Insight Essay: Black Robe Peacemaker: Pierre de Smet
In 2015, a statue of Fr. Pierre De Smet was removed from its spot on the grounds of St. Louis University. The statue depicts De Smet holding a crucifix high in one hand, while with his other hand he blesses two Native Americans, one of whom is kneeling. Apparently a group of students and faculty saw in this sculpture nothing more than a symbol of racism and “white supremacy.” The Jesuits who run the university responded by removing the statue and placing it in the university museum as the new centerpiece to its “Collection of the Western Jesuit Missions” exhibit. Although some decried this decision as caving in to political correctness (and an appalling ignorance of history), one must admit that the sculpture’s current setting, amidst educational signage and artifacts, could actually help dispel some of that ignorance.
Young readers of Black Robe Peacemaker will be similarly well equipped to dispel modern ignorance. This well-researched book is very faithful to original sources. Adults and older students who want more detail might turn next to Apostle of the Rocky Mountains by Rev. E. Laveille, a 1915 reprint whose author quotes extensively from the writings of Fr. De Smet and other contemporaries.
Black Robe Peacemaker teaches us amazing things about Fr. De Smet and the intrepid Jesuit missionaries. But it teaches us even more about the Native Americans. Let us examine each in turn.
Pierre De Smet. The life and work of Fr. Pierre De Smet might be incomprehensible to those who today decry the “imposition of European culture” on native peoples. He was not, himself, a “settler” and his opinions on westward expansion and so-called Manifest Destiny ranged from mixed to negative. He had no intention of imposing anything. His only wish was to share the words of everlasting life with a people who had not yet heard them. One might as well speak of parents “imposing” nourishment, shelter, and affection on their children, or a doctor “imposing” medicine on a sick man. The Christian faith was a gift from God—not from Europe—to all men, and De Smet wanted only to give what he himself had received. De Smet’s secondary project—teaching the Indians to settle, hunt and grow their own food in a permanent location, might be seen not as imposition but certainly as persuasion to adopt elements of a culture that was foreign to the western tribes. (Although not foreign because it came from Europe: recall that growing corn, squash, and beans was part of the culture of eastern tribes long before white men came to North America) Here, De Smet was being pragmatic. He wasn’t trying to destroy tribal life but to insure its survival. De Smet saw the inevitability—not the justice—of the relentless westward expansion of white settlers. Indians living on already claimed, settled, cultivated land would have been harder to push onto reservations than Indians who were nomadic hunters. He mediated peace treaties between any warring parties—tribe against tribe, and American settlers or government against tribes.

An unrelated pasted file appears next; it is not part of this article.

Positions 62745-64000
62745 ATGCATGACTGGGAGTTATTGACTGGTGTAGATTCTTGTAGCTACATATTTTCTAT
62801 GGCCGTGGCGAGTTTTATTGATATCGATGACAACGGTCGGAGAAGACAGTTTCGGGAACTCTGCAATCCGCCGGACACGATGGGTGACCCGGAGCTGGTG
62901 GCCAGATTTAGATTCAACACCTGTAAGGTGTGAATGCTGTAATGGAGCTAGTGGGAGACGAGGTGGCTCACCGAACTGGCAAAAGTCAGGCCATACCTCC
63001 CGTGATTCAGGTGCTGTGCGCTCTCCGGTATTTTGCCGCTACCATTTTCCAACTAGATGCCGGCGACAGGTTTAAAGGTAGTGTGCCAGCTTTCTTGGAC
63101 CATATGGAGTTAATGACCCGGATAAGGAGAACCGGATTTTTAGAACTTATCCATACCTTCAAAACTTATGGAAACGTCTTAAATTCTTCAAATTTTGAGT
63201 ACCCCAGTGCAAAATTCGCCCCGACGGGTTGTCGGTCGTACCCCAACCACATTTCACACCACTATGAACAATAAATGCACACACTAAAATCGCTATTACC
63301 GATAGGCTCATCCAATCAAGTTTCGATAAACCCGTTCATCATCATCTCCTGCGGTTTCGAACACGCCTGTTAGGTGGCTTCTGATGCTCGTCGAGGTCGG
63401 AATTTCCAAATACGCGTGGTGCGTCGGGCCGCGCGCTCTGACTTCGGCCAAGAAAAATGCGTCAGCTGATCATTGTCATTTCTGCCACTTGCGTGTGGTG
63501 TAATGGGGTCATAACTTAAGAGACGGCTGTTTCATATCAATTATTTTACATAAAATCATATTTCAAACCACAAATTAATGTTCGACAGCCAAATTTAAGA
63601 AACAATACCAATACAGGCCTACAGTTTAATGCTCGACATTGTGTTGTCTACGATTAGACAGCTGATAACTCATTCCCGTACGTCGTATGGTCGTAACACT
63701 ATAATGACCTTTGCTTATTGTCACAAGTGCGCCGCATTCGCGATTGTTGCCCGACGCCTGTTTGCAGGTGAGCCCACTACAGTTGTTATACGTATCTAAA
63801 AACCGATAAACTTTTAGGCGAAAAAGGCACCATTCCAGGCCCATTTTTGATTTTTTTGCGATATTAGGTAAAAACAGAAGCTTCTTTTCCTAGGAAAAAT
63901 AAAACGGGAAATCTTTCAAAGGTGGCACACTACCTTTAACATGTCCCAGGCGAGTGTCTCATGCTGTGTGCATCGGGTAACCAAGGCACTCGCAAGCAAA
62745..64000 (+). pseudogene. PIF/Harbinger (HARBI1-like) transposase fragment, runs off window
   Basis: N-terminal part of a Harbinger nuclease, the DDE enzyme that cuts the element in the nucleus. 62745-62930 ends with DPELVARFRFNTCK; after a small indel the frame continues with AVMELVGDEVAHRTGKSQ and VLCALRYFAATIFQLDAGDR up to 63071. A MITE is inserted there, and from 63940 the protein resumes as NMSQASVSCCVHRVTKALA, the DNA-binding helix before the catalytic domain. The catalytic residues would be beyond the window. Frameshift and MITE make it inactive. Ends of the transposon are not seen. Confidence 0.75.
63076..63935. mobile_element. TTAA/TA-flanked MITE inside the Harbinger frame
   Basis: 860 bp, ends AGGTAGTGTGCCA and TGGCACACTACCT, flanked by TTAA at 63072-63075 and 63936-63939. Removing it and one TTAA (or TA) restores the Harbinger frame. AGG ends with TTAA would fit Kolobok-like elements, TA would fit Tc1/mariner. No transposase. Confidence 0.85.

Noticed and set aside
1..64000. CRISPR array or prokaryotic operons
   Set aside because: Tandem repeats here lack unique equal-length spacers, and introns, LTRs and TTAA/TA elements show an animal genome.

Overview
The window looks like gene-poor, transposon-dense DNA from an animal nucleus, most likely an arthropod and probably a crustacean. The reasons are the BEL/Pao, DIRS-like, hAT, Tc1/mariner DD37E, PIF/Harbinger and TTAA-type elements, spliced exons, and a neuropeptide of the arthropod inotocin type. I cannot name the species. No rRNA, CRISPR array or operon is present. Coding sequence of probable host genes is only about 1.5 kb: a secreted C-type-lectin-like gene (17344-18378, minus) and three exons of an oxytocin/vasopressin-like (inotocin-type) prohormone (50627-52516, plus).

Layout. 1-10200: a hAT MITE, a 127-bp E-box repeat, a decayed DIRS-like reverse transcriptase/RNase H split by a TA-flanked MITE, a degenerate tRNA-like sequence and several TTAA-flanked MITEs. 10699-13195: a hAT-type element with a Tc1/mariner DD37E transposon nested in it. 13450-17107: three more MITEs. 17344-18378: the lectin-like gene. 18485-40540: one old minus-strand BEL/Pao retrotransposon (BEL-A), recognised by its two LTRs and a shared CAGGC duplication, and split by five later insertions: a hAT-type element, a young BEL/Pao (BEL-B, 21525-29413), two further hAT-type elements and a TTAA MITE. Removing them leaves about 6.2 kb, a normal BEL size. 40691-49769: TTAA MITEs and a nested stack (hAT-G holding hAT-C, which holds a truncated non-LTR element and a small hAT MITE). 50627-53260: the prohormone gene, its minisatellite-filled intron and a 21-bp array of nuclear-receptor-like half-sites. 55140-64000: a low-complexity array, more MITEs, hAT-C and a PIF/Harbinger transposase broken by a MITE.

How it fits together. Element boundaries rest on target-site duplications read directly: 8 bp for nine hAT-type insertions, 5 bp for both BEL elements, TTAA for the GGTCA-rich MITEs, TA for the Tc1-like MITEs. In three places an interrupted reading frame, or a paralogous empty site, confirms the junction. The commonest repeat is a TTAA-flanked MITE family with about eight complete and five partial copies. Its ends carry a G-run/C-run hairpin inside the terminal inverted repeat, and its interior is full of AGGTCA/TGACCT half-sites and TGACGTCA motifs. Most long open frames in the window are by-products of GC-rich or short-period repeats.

In the end, De Smet and the missions he’d founded experienced destruction and suppression that paralleled the same oppression and exile experienced by so many Indian tribes on their own. The treaty of 1868 had been broken by the white men. The Flatheads’ land that De Smet had taught them to farm was stolen from them. In 1870 the Bureau of Indian Affairs, under President Grant’s direction, apportioned out missionary control of Indian reservations and territories among various Christian denominations, without regard to which churches already had the largest presence in each area. Established Catholic mission properties were often handed over to Protestant groups, and Catholic missionaries were forbidden from working in all but 7 of the 94 Bureau agency districts. This, despite the fact that the vast majority of existing Christian missions and mission schools were Catholic.